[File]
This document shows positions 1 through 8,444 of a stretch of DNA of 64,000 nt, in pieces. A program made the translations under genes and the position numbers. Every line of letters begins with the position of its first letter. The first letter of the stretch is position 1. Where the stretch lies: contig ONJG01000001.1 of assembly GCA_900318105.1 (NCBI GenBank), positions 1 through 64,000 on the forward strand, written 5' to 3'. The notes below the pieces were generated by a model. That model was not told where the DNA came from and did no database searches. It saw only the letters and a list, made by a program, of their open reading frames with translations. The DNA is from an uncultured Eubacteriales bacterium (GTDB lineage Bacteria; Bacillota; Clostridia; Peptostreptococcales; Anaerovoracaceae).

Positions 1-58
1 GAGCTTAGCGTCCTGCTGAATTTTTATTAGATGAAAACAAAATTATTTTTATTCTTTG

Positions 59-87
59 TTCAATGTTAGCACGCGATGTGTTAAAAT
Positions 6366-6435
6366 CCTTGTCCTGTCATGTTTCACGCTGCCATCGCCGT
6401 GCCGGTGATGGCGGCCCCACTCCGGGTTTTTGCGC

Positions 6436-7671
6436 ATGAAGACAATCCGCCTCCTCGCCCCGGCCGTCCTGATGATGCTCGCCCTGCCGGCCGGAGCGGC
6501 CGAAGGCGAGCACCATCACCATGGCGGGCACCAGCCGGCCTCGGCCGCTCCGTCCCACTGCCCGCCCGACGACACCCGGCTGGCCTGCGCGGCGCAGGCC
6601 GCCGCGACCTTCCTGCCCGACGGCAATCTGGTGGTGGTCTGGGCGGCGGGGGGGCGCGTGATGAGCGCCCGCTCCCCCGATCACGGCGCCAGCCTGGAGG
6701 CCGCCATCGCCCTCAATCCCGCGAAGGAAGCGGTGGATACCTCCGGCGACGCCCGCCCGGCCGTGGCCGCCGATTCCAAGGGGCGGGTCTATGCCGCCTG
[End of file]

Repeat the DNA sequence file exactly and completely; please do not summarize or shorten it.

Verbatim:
This document shows positions 1 through 8,444 of a stretch of DNA of 64,000 nt, in pieces. A program made the translations under genes and the position numbers. Every line of letters begins with the position of its first letter. The first letter of the stretch is position 1. Where the stretch lies: contig ONJG01000001.1 of assembly GCA_900318105.1 (NCBI GenBank), positions 1 through 64,000 on the forward strand, written 5' to 3'. The notes below the pieces were generated by a model. That model was not told where the DNA came from and did no database searches. It saw only the letters and a list, made by a program, of their open reading frames with translations. The DNA is from an uncultured Eubacteriales bacterium (GTDB lineage Bacteria; Bacillota; Clostridia; Peptostreptococcales; Anaerovoracaceae).

Positions 1-58
1 GAGCTTAGCGTCCTGCTGAATTTTTATTAGATGAAAACAAAATTATTTTTATTCTTTG

Positions 59-87
59 TTCAATGTTAGCACGCGATGTGTTAAAAT
Positions 6366-6435
6366 CCTTGTCCTGTCATGTTTCACGCTGCCATCGCCGT
6401 GCCGGTGATGGCGGCCCCACTCCGGGTTTTTGCGC

Positions 6436-7671
6436 ATGAAGACAATCCGCCTCCTCGCCCCGGCCGTCCTGATGATGCTCGCCCTGCCGGCCGGAGCGGC
6501 CGAAGGCGAGCACCATCACCATGGCGGGCACCAGCCGGCCTCGGCCGCTCCGTCCCACTGCCCGCCCGACGACACCCGGCTGGCCTGCGCGGCGCAGGCC
6601 GCCGCGACCTTCCTGCCCGACGGCAATCTGGTGGTGGTCTGGGCGGCGGGGGGGCGCGTGATGAGCGCCCGCTCCCCCGATCACGGCGCCAGCCTGGAGG
6701 CCGCCATCGCCCTCAATCCCGCGAAGGAAGCGGTGGATACCTCCGGCGACGCCCGCCCGGCCGTGGCCGCCGATTCCAAGGGGCGGGTCTATGCCGCCTG